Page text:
For what it may be worth, I learned something unexpected in dry-fire. Whether or not I need to keep that lesson or if it was just a stepping stone along the way, I don’t know.
Regardless, here it is.
In dry-fire, I noticed there is a small amount of lateral play in the triggers on my 1911s. And in trying 1911s that belong to others, I also noticed it in theirs as well. I presume it is present in all 1911s, to greater or lesser degree it is true, but it seems to always be there.
I’m only talking a fraction of a millimeter but to the sensitive finger-tip, it’s very definately there. I can feel it.
Part of my trigger preparation now is to “feel” for that left-to-right movement and to position the trigger in the middle of it.
What I think is happening is that, inside the gun’s frame, the harp of the trigger is “floating” — it is not touching the frame or magazine on either side. Instead, the trigger is, if you will, “standing” on the sear. There is no other contact inside the frame.
The release I subsequently get is far more likely to be straighter back than if I just feel for where the trigger and finger come into contact. Don’t misunderstand. I still have to get trigger and finger in the exact same contact but I then also do the lateral wobble to feel the movement and finally place the trigger right in the middle of that space. The trigger feels like it is balanced on a point deep inside the gun.
I mentioned this to John Zurek but he looked at me like I was nuts. (Well, maybe I am.) John might have said something like, “You’re gettin’ way too analytical, Ed.”
Well, there is certainly some truth to that. It is an occupational hazard, and my wife would certainly say it annoys her to no end sometimes.
Yeah, I’m an analytical kind of guy. Guilty as charged.
But whether it is too analytical or not, I don’t care because, frankly, it works!
I am suddenly (well, not so suddenly — it’s been a looong time coming) getting some really nice releases and a much improved “score” on calling those shots. The holes in the target are right where I saw them, dead on and my Slow Fire is up 10+ points.
Unfortunately, Timed and Rapid Fire, especially Rapid, start good but then I fall into old habits. The first shot or two are straight back and hit the target very nicely, but then the rhythm-monster takes over inside my head and my whole body spasms to yank the shots off “in tempo”. I’m also a musician and, boy, can I keep a steady beat. But in Rapid Fire, I don’t consistently follow through, don’t get the sights back on the target, but the “beat” is there and the gun fires precisely on the beat, forget the target thank you very much.
And most noticeably, there’s always this same circular motion that starts as the gun comes down out of recoil and enters the black. At that point, something takes over and the gun takes off to the right, moves out of the black, neatly circles down and completely around the black, and the shot goes when the aim point reaches jerk land sometimes with an extra jerk in there just to show me who’s really in control here.
“Oh no, it’s the jerk,” I could almost scream.
The monster is in control and, oh yeah, the holes are gonna be down and left.
“Ragged Fire” is going to take time.
But getting that trigger under control in Slow Fire, in finding a mantra that enables me to move that trigger straight back, well, it’s a major revelation!
Is this something good shooters have to think of? Almost certainly not. Most shooters, I’m just about convinced, learn by watching and doing. As infants, we learn how to learn by observation. Let a child see a step-stool in use and they’ll soon be climbing the furniture and onto the counter. Most things in life we learn by watching and most of the things I’ve learned about shooting, I’ve learned by watching others.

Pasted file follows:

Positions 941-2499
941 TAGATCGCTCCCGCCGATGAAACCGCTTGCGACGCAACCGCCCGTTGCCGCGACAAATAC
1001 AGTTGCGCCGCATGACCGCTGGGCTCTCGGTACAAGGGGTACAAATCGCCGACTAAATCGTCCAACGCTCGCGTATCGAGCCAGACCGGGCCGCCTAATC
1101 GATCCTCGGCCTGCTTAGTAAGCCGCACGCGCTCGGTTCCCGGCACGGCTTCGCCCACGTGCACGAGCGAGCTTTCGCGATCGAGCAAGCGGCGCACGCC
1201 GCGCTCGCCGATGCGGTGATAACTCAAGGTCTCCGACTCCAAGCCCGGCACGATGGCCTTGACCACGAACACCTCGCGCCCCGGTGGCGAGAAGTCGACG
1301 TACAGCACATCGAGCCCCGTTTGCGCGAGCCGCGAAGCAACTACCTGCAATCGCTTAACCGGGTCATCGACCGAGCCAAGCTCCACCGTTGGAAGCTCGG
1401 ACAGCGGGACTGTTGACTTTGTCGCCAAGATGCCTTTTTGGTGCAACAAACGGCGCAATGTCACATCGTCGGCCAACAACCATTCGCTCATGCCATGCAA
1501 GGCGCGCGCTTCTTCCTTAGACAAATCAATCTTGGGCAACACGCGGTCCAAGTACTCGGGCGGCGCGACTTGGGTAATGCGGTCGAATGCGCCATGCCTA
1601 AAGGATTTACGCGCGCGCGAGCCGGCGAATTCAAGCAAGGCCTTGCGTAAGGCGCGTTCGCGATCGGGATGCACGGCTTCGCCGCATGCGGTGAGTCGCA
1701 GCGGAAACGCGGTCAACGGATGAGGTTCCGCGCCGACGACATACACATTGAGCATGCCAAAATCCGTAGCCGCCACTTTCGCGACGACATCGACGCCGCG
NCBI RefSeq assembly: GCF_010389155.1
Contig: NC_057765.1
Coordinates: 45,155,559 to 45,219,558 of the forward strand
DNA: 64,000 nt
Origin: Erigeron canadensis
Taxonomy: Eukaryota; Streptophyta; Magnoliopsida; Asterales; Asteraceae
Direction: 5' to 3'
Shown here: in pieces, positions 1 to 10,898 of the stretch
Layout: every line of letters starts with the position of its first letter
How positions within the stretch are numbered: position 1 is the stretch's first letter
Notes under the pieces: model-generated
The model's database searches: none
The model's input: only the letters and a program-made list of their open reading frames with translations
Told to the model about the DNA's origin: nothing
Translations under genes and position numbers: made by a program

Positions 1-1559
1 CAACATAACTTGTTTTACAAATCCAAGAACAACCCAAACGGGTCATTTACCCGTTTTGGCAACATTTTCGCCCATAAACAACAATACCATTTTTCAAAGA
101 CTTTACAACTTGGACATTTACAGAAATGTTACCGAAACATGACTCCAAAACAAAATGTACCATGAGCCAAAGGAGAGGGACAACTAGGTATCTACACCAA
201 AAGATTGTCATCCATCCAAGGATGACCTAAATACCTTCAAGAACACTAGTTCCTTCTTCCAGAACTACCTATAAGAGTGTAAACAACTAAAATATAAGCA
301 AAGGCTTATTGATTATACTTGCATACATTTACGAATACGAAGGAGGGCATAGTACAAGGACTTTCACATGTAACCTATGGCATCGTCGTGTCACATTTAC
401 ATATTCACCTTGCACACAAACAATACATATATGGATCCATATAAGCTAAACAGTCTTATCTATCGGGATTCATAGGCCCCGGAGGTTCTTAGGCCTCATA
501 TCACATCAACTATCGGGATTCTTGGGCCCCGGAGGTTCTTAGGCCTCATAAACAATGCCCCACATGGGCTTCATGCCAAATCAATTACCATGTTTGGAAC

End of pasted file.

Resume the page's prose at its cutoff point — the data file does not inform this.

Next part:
Is this something good shooters have to do but aren’t necessarily aware that they’re doing it? Again, the answer is probably no. What is essential seems to be moving the trigger straight back. If you can do that with the harp pressed up against the inside of the frame, that’s fine. What matters is the hole in the target.
But is this something I needed to discover so I could find a way (not necessarily the only way) of getting a clean release?
To that, my answer is an emphatic, “Yes!”
It was the step that moved me through a tough road block.
For the next several weeks (and years?) I’ll be in the process of cementing that lesson into place in head and body. Repetition is the way that’s done. I’ll write it up for my Shot Plan and tape it into my gun box. I’ll read it often and mentally say the steps to myself many, many times.
- “Okay, raise the gun so the sights are just above the bull.
- “Find the dot. See the dot. Focus on the dot.
- “Now, place the finger carefully on the trigger right there on the pad of my finger, and right there on the trigger.
- “Put on a slight pressure so you feel the contact with the trigger more on the lower part of the finger rather than the upper.
- “Next, gently move the trigger left and right. Do you feel the free space? Move it again if you don’t. You’ve got to find it. [Put the gun down and start over if you can’t find the free space.]
- “Okay, position the trigger right in the middle of the space and add a tiny bit of pressure to keep it there.
- “Come down into the bull and into the aim point.
- “Let the wobble happen — it will diminish and when it does, my unconscious mind will move the trigger straight back through that free space and the shot will go straight to the target.
- “Okay, stay on the dot, … the dot … the dot … ohmmmmmmmmmmmmmm… Bang!”
With repetition, that straight back movement will eventually dominate what’s happening in Timed and Rapid Fire. It will come.
Ultimately, the evil “jerk” will be banished.
His days are numbered.